Immigration Enforcement: What Employers Need to Know

With the US Immigration and Customs Enforcement (ICE) tripling its number of officers and quintupling the number of enforcement actions in 2018, employers need to be proactive and ensure that their Form I-9 practices are in compliance. Otherwise, employers can be exposed to audits, fines and/or criminal prosecutions, which could include prison time.

In a recent XpertHR webinar, Ogletree Deakins employment attorney Christopher Thomas discussed the following four key Form I-9 compliance tips to help avoid civil and criminal exposure:

1. Properly and Timely Completing the Form I-9

Thomas first stated that the two types of errors that employers make when completing the Form I-9 are technical (e.g., switching first and last names) and substantive (e.g., failing to sign the form). He stated that technical errors are “less bad” than substantive errors, and employers have 10 days to clean up or remediate these errors when they are uncovered by ICE. However, if an employer fails to correct them, technical errors can turn into substantive errors and are then fineable.

With respect to these errors, Thomas “pitched” that employers should photocopy the verification documents employees provide to demonstrate their identities and/or work eligibility. He reasoned that this practice can:

  1. Help convert a substantive error into a technical error;
  2. Help an employer show its good faith effort to be in compliance; and
  3. Minimize the operational impact on an employer when it responds to a Notice of Suspect Documents stemming from an ICE audit.

Further, if a company has kept copies of documents, they could work with outside counsel and use a phased approach in cleaning things up.

However, employers that want to implement a copying policy cannot retroactively ask existing employees for their Form I-9 supporting documentation to make copies. This is because employers can get in trouble with the Immigrant and Employee Rights Section of the Department of Justice if they go too far in asking for documents they don’t necessarily need under the law. As a result, an employer can only make copies of documents going forward for new hires once a copying policy is implemented.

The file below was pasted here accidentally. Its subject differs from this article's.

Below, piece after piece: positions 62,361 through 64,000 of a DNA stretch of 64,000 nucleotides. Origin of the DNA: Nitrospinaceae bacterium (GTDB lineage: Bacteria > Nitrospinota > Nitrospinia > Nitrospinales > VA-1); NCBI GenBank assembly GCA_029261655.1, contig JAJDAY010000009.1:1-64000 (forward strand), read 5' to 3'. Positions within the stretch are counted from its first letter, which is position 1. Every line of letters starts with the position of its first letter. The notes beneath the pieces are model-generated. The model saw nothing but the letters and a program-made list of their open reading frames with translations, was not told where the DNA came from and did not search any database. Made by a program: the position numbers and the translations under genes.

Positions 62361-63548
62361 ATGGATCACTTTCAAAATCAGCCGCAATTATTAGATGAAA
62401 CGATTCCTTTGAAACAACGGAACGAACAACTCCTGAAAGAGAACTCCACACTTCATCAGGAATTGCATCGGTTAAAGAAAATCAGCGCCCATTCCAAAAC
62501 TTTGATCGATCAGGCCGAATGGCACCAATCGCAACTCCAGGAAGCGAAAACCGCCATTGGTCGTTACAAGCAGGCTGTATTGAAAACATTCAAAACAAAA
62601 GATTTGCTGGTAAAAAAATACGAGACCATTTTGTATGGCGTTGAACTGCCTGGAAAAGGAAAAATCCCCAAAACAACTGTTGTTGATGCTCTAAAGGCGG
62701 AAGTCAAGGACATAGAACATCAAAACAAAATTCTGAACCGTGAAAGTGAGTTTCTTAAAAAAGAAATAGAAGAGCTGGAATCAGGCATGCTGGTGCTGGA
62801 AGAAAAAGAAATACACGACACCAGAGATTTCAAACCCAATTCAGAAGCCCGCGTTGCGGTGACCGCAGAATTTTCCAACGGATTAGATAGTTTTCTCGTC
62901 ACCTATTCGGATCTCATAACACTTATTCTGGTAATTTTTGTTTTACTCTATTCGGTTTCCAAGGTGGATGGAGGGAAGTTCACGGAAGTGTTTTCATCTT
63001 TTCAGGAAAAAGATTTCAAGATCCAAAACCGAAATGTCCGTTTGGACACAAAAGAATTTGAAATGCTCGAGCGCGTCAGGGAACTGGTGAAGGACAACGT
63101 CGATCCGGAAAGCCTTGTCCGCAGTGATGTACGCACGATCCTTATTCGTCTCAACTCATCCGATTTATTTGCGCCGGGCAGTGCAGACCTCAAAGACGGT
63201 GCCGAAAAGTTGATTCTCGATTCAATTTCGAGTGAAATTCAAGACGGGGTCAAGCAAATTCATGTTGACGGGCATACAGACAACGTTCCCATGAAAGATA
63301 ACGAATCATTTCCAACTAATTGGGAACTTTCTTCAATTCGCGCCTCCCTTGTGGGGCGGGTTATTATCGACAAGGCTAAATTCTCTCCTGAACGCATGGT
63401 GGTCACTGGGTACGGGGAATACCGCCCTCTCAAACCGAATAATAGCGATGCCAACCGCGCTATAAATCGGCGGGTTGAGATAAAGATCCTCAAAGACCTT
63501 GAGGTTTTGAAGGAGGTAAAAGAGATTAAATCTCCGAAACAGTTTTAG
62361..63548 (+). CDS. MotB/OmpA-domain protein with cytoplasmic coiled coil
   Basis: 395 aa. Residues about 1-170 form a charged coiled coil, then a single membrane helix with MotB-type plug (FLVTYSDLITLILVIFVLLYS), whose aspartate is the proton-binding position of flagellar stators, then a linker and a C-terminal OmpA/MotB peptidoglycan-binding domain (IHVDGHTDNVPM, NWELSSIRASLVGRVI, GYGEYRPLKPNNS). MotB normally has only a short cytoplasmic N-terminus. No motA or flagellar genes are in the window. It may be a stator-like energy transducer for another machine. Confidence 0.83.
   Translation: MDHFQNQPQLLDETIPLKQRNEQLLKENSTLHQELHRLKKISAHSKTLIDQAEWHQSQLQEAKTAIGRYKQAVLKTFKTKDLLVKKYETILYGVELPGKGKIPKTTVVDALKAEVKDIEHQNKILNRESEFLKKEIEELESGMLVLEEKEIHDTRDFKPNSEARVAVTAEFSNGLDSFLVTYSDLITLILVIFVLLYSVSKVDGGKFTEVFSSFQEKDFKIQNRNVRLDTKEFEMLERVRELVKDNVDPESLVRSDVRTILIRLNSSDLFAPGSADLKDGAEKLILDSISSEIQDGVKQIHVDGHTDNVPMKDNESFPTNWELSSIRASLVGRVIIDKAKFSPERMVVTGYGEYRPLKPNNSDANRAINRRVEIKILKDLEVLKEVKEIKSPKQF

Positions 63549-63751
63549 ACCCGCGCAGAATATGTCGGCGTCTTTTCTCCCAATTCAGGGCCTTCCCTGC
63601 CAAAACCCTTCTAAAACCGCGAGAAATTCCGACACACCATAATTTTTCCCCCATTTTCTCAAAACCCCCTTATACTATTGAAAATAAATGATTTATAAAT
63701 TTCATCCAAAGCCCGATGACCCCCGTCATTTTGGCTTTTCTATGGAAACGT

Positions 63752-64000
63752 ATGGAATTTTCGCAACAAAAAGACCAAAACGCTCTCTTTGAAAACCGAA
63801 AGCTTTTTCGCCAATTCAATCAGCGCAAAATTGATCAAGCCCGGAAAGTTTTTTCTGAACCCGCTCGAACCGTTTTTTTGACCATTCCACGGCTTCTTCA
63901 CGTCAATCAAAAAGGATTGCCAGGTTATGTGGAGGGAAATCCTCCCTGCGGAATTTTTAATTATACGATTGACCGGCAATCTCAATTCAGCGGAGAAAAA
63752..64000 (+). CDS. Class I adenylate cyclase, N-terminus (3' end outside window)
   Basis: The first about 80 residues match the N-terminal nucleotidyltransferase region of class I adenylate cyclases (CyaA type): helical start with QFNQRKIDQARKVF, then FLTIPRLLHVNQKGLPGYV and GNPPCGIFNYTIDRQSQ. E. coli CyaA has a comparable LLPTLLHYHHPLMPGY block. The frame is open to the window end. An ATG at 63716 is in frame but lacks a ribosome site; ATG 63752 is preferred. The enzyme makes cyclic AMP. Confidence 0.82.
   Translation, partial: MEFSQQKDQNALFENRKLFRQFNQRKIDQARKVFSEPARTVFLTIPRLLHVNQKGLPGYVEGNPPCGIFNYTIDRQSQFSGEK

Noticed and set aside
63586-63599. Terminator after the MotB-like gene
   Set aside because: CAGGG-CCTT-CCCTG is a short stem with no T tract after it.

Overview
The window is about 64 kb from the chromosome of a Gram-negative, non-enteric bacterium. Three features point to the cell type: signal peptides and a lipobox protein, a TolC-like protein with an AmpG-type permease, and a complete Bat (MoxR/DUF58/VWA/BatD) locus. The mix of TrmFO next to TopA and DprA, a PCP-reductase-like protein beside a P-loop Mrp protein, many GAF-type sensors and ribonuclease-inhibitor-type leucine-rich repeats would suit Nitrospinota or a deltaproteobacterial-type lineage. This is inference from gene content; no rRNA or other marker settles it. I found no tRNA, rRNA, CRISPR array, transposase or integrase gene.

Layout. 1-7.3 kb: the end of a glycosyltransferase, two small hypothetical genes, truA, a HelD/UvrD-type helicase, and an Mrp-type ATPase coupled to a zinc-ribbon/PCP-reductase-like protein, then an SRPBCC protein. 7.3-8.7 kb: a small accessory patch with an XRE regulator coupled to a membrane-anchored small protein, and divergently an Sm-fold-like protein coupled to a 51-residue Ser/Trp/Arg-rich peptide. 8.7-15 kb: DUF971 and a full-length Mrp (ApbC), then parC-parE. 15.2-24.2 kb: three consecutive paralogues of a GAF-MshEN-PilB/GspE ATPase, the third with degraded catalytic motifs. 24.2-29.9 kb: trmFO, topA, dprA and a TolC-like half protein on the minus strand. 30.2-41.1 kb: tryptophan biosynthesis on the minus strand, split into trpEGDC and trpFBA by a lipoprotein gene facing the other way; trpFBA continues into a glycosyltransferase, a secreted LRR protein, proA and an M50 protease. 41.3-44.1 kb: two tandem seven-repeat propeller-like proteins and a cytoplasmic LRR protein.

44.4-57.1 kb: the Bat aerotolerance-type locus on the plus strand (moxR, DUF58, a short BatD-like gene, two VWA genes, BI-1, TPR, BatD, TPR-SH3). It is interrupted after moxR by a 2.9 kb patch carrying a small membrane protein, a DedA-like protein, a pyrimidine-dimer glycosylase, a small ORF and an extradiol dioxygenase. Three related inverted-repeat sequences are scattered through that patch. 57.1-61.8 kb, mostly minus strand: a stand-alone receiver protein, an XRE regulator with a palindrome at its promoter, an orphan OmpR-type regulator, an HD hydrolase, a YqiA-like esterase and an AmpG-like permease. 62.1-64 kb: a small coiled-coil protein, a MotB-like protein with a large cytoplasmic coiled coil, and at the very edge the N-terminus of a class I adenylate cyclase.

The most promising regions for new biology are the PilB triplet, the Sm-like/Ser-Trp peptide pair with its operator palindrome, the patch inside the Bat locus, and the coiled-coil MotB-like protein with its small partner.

2. Good Faith Belief Individual is Eligible to Work

Employers need to have a good faith belief that their employees are eligible to work in the US. However, when employers are reviewing employee documentation establishing such eligibility, they are not required to be document experts. Instead, Thomas notes that employers must accept documents that “reasonably appear to be genuine AND relate to the person presenting them.”

That brings up the question of, “What is reasonable?” Thomas highlighted some key factors that should alert employers to potential fraudulent documents:

Photos. An employer should be suspicious when a photo does not match an employee. Although people gain or lose weight and age, an employer needs to be sure that the document reasonably looks like the person presenting it.

Cardstock. An employer should also watch out for cards printed on Department of Justice/Immigration and Naturalization Service (INS) cardstock after 2004. Do not accept INS cardstock from 2005 to present since they stopped making them.

Misspellings. It would be very rare to run across a document that has an agency name misspelled. The agency issuing the document should have its name spelled correctly.

Varying font sizes and types. If an employer receives documentation with crazy fonts that seem incorrect or strange, the employer is probably right in being suspicious. However, be careful not to reject a document just because you have not seen that particular version before because that doesn’t mean it’s not real.